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A Controversial SpiritEvangelical Awakenings in the South$
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Philip N. Mulder

Print publication date: 2002

Print ISBN-13: 9780195131635

Published to Oxford Scholarship Online: November 2003

DOI: 10.1093/0195131630.001.0001

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Choosing God's People

Choosing God's People

Chapter:
(p.130) 6 Choosing God's People
Source:
A Controversial Spirit
Author(s):

Philip N. Mulder (Contributor Webpage)

Publisher:
Oxford University Press
DOI:10.1093/0195131630.003.0007

Laity in the audiences and congregations embraced the message of the preachers all too well during the Great Awakenings. Accounts show that men, women, Anglo‐, and African‐Americans accepted not only the general need for salvation, but also the denominations’ prescriptions for conversion. True conversion required selecting the particular beliefs of one denomination and specifically rejecting those of the others. The reborn had to turn away from false churches and teachings just as they cast aside their sinfulness. Choice, the celebrated feature of evangelical religion, emboldened laity and helped the democratization of American Christianity, but it also assured that a spirit of distinction would hover over the quarreling faithful of the South. Baptists’ oppositional religion steadily displaced Methodists’ universal faith.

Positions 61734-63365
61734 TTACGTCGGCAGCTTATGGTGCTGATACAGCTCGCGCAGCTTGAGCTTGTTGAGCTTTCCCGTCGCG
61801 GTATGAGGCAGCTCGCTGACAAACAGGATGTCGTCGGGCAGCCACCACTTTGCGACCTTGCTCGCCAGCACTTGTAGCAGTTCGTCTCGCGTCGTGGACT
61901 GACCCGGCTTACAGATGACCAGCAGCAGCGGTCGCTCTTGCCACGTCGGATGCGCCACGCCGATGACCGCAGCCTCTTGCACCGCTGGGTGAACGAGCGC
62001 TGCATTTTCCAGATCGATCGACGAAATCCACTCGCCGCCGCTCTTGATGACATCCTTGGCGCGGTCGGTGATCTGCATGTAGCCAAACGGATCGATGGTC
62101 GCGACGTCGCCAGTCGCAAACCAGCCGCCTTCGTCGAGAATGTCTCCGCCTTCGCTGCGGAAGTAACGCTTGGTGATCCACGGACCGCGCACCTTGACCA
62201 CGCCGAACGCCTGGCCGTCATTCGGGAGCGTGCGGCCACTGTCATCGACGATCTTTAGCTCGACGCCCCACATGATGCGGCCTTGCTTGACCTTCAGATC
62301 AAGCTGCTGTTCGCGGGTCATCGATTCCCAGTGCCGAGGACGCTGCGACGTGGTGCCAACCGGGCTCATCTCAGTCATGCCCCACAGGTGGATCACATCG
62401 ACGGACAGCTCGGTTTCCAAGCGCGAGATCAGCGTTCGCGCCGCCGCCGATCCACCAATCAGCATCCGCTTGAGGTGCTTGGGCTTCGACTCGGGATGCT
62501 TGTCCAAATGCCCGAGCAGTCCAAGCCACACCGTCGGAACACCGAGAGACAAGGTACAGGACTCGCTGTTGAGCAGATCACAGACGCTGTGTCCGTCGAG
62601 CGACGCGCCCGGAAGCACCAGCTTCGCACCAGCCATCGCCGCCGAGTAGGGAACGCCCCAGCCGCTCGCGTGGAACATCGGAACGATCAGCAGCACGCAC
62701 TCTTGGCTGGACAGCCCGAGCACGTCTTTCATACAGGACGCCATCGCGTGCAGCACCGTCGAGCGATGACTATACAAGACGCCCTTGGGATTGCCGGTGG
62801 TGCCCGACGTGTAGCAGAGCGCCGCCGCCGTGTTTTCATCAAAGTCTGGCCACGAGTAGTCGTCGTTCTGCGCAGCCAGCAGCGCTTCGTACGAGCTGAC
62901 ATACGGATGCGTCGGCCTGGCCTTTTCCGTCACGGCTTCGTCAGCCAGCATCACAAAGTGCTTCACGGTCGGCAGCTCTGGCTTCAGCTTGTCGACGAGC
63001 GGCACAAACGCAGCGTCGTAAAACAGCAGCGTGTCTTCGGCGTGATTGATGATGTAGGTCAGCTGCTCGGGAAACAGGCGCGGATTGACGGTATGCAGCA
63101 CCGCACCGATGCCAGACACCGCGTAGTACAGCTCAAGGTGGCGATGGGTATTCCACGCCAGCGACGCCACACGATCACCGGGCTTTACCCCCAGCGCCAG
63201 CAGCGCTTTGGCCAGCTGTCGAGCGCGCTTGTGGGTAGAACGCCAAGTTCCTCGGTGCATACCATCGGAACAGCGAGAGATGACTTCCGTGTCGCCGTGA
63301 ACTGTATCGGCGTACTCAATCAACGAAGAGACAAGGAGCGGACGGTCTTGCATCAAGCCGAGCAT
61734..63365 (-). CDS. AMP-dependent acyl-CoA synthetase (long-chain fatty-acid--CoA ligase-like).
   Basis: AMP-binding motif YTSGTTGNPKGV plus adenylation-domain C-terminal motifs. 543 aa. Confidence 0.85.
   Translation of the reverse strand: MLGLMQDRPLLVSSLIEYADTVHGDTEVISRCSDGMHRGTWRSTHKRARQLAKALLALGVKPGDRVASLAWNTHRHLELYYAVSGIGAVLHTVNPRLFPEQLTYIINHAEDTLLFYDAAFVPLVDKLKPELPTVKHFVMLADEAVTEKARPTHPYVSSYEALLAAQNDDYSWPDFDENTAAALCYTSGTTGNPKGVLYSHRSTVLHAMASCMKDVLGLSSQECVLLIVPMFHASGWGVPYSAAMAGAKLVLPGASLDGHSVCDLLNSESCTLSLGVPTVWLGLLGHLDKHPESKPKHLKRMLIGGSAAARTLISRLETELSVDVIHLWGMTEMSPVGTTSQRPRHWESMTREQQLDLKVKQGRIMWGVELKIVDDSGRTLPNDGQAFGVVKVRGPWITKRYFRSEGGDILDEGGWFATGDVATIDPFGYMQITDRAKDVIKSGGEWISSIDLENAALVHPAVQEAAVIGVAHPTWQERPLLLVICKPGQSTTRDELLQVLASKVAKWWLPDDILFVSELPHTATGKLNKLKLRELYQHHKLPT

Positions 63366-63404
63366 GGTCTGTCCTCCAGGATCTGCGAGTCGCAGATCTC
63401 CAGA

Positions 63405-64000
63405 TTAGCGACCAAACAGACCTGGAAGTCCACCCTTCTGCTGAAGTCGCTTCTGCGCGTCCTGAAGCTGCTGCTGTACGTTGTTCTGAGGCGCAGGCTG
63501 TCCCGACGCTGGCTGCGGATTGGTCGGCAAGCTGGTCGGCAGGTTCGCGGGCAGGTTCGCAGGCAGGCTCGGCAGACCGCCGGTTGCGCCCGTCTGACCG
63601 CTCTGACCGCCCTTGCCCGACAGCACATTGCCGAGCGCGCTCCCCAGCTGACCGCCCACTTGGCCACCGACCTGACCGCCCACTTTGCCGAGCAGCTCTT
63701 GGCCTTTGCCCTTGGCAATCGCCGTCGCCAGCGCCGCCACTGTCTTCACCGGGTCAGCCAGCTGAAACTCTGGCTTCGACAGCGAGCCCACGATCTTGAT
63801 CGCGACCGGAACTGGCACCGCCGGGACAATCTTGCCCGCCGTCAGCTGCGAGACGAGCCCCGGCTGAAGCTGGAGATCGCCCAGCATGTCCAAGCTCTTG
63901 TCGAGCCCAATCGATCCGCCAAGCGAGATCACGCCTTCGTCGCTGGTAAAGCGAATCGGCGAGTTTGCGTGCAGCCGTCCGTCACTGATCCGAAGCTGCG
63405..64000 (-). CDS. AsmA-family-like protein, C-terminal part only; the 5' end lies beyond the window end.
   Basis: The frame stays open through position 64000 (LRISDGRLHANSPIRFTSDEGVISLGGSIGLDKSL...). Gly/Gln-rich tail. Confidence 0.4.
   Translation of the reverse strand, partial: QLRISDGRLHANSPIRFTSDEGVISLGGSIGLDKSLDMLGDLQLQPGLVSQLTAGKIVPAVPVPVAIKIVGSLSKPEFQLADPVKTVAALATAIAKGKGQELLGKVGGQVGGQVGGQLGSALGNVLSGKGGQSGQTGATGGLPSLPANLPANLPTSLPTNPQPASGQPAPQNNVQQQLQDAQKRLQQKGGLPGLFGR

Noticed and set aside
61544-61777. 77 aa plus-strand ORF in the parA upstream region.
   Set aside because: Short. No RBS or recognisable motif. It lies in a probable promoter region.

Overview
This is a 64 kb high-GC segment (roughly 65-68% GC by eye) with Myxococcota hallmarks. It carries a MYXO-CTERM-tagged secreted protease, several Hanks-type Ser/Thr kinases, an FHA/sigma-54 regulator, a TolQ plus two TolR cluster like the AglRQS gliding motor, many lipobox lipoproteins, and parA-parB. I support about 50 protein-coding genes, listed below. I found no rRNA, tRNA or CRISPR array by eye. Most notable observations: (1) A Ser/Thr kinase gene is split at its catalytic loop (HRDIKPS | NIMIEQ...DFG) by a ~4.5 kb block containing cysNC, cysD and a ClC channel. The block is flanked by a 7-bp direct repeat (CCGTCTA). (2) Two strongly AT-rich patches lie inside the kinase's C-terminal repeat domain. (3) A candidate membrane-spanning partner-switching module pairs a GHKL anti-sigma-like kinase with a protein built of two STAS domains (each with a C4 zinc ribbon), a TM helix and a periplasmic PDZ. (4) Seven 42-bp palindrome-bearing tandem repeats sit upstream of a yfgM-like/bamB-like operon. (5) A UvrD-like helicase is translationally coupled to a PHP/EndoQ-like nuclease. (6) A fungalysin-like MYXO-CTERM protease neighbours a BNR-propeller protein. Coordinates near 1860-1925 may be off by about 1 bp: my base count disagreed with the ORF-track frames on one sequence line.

Keywords:   African‐Americans, congregations, conversion, democratization, evangelical, laity, oppositional religion, Religious Choice, universal faith, women

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